Majrelende

Majrelende wrote

Reply to by !deleted13038

I think it can certainly be very healing to be with other forms of life; for me there is a realness and joy to them that tends not to be present with other humans, usually. But you may not have to go headfirst into a natural place with little experience. Maybe first, find a packet of vegetable seeds, perhaps a radish or some other fast growing plant, and sow a few, somewhere where you will see them grow. I have had great joy this summer watching five or so squash plants, each growing in every direction at such a speed that the fences need to be moved every week. Also, perhaps learn the weeds and wild plants so that you can greet them whenever you pass by. Or find their names yourself.

First generation self-sufficiency is a slow process though, which requires quite a bit of experience, as I have learned. (Experience I don't have yet.) For instance, before I would never have thought to boil any food except pasta or soup, but when I read a bit in a book about boiling greens into a porridge, I tried and it was delicious-- it helped to even out the bitter garlic mustard and cress flavours while making the milkweeds and nettles more tender, and didn't sacrifice nutrients. And I have yet to grow more than a handful or two of grain. But it is possible; everyone's ancestors lived naturally for uncountable generations, and everyone's descendants will have to for hopefully at least as long. Be ambitious but cautious, I think.

I hope I didn't come off as condescending here; I thought it important to share what experiences I could. But tell me if I was.

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Majrelende wrote

Reply to comment by 86944 in Friday Free Talk 11/6/21 by black_fox

I planted some potatoes earlier this spring, just making openings in the sod and dropping a small potato in each one; as far as I can tell, they are all alive, and the ones from last year have been expanding.

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Majrelende wrote (edited )

That allowing the free continuation of life is better than destroying the world and plunging countless beings into suffering to give luxury to a small percent of humans.

Aside from that, I feel that my anarchism has ceased to be a logic and has become more of an instinct, and is expansive in ways that cannot be explained. This may have been a cause of my long period of inactivity on Raddle.

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Majrelende wrote (edited )

Reply to comment by Ashy in Is there a name for my fear? by Ashy

About politophobia, I made it up. I may not be good with making up English words, so if something seems wrong, feel free anyone to correct it.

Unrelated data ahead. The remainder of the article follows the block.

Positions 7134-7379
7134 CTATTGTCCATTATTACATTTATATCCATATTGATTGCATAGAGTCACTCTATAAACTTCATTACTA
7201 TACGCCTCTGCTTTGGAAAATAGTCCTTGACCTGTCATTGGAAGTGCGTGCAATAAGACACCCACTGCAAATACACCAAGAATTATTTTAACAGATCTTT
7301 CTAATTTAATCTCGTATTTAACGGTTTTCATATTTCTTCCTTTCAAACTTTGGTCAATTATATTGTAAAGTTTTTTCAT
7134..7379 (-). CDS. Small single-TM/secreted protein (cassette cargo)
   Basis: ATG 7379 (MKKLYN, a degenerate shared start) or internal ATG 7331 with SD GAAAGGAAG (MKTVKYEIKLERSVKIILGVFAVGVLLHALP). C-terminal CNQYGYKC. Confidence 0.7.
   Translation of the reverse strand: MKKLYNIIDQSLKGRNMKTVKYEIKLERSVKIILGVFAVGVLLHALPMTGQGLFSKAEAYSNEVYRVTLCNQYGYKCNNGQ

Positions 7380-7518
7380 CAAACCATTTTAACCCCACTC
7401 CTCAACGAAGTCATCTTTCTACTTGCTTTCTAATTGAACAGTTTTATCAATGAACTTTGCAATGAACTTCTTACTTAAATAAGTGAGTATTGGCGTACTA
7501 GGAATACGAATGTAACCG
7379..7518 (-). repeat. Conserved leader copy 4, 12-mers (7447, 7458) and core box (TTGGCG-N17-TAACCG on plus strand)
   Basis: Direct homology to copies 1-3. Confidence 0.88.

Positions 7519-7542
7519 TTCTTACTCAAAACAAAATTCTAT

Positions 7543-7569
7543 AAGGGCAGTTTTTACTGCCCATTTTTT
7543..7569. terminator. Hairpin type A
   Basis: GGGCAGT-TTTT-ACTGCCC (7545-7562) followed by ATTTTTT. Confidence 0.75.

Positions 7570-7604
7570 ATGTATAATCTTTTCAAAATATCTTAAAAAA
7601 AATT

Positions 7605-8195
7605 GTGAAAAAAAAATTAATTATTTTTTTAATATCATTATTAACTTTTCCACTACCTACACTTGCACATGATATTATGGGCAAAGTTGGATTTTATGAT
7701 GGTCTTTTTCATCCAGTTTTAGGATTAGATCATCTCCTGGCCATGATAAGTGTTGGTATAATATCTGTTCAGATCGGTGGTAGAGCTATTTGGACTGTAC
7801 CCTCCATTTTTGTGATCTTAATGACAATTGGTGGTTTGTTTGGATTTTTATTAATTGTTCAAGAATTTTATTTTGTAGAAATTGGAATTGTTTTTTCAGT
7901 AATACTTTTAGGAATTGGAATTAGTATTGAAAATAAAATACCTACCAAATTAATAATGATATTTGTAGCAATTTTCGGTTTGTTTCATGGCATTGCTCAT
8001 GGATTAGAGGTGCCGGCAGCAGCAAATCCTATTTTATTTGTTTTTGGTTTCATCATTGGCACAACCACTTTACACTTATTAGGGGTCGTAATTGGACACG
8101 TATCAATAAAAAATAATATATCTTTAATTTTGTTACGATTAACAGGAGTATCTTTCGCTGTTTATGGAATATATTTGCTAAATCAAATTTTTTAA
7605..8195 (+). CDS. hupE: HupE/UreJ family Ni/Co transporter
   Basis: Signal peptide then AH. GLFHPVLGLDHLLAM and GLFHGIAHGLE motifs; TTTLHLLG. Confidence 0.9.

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Majrelende wrote

Apparently there are no accepted words for city-fear. Maybe Politophobia?

I have a kind of reaction to being in cities too, although it is far less pronounced and maybe of a different cause; it is more a feeling of unease. I know that there is a change that comes over the mind going into a city. For me it is a feeling of floating, like the soil and stone of existence are gone and the only things left are symbols and images, that pull the mind apart. The wild life that I usually see is gone, and that life is real, and I am accustomed to that life; in a city I find it is replaced with an assertive, symbolic capitalist emptiness.

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Majrelende wrote (edited )

Anthropophobia sounds like fear of humans/social interaction as opposed to cities, and I think MeowyAsh isn't referring exactly to being with people. So maybe enochlophobia would better encapsulate what you were trying to say there, too.

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Majrelende wrote (edited )

Brick caps are some of my favourite mushrooms, and they like to fruit in cold weather. I have not managed to grow any, though, just foraged, but I was able to mycelium from the rotted wood around the stem bases. They died after a little while, though; I think they were bored with cardboard.

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Majrelende wrote (edited )

A little tangent: I am getting somewhere on the road to fluency in my invented language, but speaking English in everyday life slows my sentence formation in Nameless-speech— that language is much more verb-heavy and agglutinative, and there are none of the clichés that English has. To call trees “it” feels more and more discomforting after the third-person pronouns for humans and trees in the language are one. I begin to think, maybe English can be reformed, but why bother? I rather prefer the new language.

Aside from that, I speak a bit of Spanish and I probably would speak more Norwegian than that if I bothered to practice. If I really wanted to, I think I have the capacity for more, although not the motivation. No one speaks it, and I have grown more and more to use electronics only when I need to.

I have also dabbled in other languages: I probably can recite the numbers from one to ten in Nepali, and maybe a sentence or two, on a good day.

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Majrelende wrote

Some kind of gardening and untying yourself from the capitalist system is probably one of the more accessible things— that is most of what I am doing myself— even just learning about making clothes or woodworking— but it would probably be a good idea to be more vague about your location, like “close to a large city”. I am not sure who might be able to determine your location from a post like this, but caution seems applicable.

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